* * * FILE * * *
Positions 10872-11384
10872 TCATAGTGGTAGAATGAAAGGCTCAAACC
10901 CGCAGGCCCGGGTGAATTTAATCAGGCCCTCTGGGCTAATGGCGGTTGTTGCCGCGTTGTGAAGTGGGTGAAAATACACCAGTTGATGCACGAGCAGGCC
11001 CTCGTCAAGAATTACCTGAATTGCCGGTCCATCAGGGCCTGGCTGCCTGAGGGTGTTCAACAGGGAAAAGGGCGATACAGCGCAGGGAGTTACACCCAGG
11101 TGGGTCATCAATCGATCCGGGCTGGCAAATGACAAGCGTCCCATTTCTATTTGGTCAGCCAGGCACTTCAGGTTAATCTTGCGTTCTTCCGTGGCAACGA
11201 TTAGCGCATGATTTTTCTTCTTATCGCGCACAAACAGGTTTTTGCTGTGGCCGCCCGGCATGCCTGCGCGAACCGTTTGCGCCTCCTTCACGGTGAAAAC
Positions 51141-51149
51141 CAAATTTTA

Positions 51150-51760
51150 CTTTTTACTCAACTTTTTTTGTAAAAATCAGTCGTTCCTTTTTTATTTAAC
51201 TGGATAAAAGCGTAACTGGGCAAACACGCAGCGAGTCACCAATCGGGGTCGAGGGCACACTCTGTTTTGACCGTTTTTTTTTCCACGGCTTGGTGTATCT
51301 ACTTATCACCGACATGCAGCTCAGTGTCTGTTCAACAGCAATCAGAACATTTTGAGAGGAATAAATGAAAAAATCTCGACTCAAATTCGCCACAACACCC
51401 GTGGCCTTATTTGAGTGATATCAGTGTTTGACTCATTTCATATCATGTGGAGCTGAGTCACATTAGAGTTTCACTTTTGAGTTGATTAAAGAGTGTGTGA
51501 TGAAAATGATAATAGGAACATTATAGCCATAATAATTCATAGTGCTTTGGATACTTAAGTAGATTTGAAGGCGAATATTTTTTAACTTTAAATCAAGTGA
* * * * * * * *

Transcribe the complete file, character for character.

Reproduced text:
Positions 10872-11384
10872 TCATAGTGGTAGAATGAAAGGCTCAAACC
10901 CGCAGGCCCGGGTGAATTTAATCAGGCCCTCTGGGCTAATGGCGGTTGTTGCCGCGTTGTGAAGTGGGTGAAAATACACCAGTTGATGCACGAGCAGGCC
11001 CTCGTCAAGAATTACCTGAATTGCCGGTCCATCAGGGCCTGGCTGCCTGAGGGTGTTCAACAGGGAAAAGGGCGATACAGCGCAGGGAGTTACACCCAGG
11101 TGGGTCATCAATCGATCCGGGCTGGCAAATGACAAGCGTCCCATTTCTATTTGGTCAGCCAGGCACTTCAGGTTAATCTTGCGTTCTTCCGTGGCAACGA
11201 TTAGCGCATGATTTTTCTTCTTATCGCGCACAAACAGGTTTTTGCTGTGGCCGCCCGGCATGCCTGCGCGAACCGTTTGCGCCTCCTTCACGGTGAAAAC
Positions 51141-51149
51141 CAAATTTTA

Positions 51150-51760
51150 CTTTTTACTCAACTTTTTTTGTAAAAATCAGTCGTTCCTTTTTTATTTAAC
51201 TGGATAAAAGCGTAACTGGGCAAACACGCAGCGAGTCACCAATCGGGGTCGAGGGCACACTCTGTTTTGACCGTTTTTTTTTCCACGGCTTGGTGTATCT
51301 ACTTATCACCGACATGCAGCTCAGTGTCTGTTCAACAGCAATCAGAACATTTTGAGAGGAATAAATGAAAAAATCTCGACTCAAATTCGCCACAACACCC
51401 GTGGCCTTATTTGAGTGATATCAGTGTTTGACTCATTTCATATCATGTGGAGCTGAGTCACATTAGAGTTTCACTTTTGAGTTGATTAAAGAGTGTGTGA
51501 TGAAAATGATAATAGGAACATTATAGCCATAATAATTCATAGTGCTTTGGATACTTAAGTAGATTTGAAGGCGAATATTTTTTAACTTTAAATCAAGTGA